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Dedicated Dorsiflexion Training | Boddicker Performance

Filed under: corrective exercise, Running, strength training

Dedicated Dorsiflexion Training

by on Mar 29th, 2010

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While it’s not an exercise with direct specificity to running or any sport in general (and while a host of factors will affect the type of stress the lower leg has to endure), what’s your general take on a bit of direct dorsiflexion work with something like a D.A.R.D.?

Great question, and I am going to include a small discussion of the use of focused dorsiflexion in a coming post with relation to some of my transition to barefoot running.

I do, indeed, think that the use of the DARD and things like toe raises, heel walking, and other variations of loaded dorsiflexion have a place in a runners’ programming. The one issue that I really grapple with is that toes moving toward the tibia is not how dorsiflexion works in during stance phase of running. Instead, it is tibia moving toward the foot and it is more of an eccentric contraction of the plantar flexors under gravity’s load that makes that happen. That said, there is likely a role of controlling and helping to advance the tibia through stance. You can definitely argue that dorsiflexion during swing phase is a result of (in part) activity of the dorsiflexors and aids in ground clearance. If you don’t have this level of dorsiflexion ability, you will see premature ground contacts, and greater braking forces, and a loss of transitional energy with such an impact.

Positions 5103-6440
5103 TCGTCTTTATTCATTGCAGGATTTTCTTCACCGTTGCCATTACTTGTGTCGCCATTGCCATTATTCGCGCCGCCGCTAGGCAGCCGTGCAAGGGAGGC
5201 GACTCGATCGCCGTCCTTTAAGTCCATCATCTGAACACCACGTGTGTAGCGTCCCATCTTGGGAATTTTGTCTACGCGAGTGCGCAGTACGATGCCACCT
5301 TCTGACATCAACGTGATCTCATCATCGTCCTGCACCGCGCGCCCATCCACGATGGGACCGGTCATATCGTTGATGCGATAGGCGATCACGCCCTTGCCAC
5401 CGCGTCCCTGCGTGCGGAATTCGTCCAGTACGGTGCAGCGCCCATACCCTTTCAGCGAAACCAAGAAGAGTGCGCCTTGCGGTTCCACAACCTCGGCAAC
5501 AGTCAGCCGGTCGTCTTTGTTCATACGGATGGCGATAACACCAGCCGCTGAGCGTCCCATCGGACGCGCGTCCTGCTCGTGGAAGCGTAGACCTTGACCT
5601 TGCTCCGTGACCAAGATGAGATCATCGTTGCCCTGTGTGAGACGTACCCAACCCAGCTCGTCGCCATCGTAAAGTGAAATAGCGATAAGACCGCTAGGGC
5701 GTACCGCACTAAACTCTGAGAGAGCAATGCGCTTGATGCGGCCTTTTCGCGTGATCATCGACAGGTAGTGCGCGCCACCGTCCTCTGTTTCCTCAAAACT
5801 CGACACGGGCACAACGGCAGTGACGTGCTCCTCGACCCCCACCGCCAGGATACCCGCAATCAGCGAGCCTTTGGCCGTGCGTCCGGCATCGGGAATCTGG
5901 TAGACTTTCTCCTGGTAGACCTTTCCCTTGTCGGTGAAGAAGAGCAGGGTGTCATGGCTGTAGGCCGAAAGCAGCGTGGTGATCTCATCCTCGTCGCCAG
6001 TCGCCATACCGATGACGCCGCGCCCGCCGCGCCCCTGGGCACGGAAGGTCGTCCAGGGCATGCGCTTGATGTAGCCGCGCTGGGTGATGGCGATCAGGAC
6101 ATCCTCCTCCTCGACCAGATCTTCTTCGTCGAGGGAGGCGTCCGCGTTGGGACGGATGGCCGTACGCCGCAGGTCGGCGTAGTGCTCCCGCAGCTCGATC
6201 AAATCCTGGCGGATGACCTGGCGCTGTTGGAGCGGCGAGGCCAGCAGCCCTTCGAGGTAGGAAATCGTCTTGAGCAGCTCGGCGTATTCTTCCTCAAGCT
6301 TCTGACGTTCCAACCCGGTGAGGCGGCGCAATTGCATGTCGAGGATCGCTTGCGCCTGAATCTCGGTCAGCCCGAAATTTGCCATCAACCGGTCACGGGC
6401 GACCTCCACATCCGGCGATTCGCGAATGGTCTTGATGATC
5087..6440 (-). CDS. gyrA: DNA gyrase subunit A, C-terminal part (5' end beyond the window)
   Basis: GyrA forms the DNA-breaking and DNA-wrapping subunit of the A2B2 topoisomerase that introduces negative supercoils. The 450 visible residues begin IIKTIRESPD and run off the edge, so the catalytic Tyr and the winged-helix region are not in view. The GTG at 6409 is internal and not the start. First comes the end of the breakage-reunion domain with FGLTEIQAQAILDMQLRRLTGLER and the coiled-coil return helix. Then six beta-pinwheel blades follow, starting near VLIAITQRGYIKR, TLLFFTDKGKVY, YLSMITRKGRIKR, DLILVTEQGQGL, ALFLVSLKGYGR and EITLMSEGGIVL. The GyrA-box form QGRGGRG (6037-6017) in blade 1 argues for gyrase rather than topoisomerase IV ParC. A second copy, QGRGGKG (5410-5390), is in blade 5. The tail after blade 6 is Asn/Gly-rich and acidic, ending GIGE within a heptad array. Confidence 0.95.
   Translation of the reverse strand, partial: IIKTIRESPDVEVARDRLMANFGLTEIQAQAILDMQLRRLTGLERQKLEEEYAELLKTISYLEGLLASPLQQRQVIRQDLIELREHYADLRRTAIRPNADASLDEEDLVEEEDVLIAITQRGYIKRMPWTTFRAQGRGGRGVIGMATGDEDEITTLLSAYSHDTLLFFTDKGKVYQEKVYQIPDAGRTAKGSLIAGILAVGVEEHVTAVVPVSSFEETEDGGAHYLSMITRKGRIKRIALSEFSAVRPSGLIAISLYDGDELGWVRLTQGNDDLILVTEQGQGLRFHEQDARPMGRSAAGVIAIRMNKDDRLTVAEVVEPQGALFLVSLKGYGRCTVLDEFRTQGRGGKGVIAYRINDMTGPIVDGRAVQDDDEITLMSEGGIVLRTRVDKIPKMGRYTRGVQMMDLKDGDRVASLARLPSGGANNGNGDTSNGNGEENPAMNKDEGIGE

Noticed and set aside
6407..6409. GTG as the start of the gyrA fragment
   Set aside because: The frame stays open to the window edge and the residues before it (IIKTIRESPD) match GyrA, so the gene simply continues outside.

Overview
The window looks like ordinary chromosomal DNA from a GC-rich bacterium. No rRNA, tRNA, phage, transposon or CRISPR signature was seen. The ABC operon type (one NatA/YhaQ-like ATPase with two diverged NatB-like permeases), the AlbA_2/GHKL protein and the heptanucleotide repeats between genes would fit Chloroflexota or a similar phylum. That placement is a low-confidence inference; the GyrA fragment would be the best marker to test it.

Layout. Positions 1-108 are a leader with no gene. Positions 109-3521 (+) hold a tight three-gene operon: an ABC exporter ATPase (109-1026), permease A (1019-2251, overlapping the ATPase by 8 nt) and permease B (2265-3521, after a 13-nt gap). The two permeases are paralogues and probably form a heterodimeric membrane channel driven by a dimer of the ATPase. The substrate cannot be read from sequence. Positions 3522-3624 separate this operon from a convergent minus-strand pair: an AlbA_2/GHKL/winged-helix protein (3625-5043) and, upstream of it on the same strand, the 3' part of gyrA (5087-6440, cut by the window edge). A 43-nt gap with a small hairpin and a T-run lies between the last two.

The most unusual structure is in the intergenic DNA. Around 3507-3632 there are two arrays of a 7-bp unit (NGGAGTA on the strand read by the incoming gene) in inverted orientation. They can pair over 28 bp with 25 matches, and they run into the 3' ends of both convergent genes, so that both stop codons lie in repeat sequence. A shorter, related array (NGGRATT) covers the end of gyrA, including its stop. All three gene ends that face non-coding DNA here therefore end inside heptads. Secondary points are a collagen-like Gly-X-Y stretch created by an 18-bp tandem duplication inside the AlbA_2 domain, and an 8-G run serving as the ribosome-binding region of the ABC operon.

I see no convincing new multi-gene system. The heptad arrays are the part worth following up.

As it’s not going to harm us, and potentially be beneficial, I do include them in our programming in a number of places. Typically, I’ll use them in athletes with functional hallux limitus to try and counterbalance tone of the deep flexors, and athletes who are generally “flat footed” and demonstrate excessive pronation. As the tibialis anterior is a big muscle in dorsiflexion and also a big player in subtalar stability, so it may check excessive eversion (though this is debated) that has been associated with the onset of some running injuries.

I also utilize a lot of deep squat patterning that involves active dorsiflexion, knee, and hip flexion in a variety of orientations that also are good (and bigger bang for your buck) interventions. This stuff fits really well on lower push days or in the movement prep or as a “filler” between bigger lifts.

Best regards,
Carson Boddicker


			
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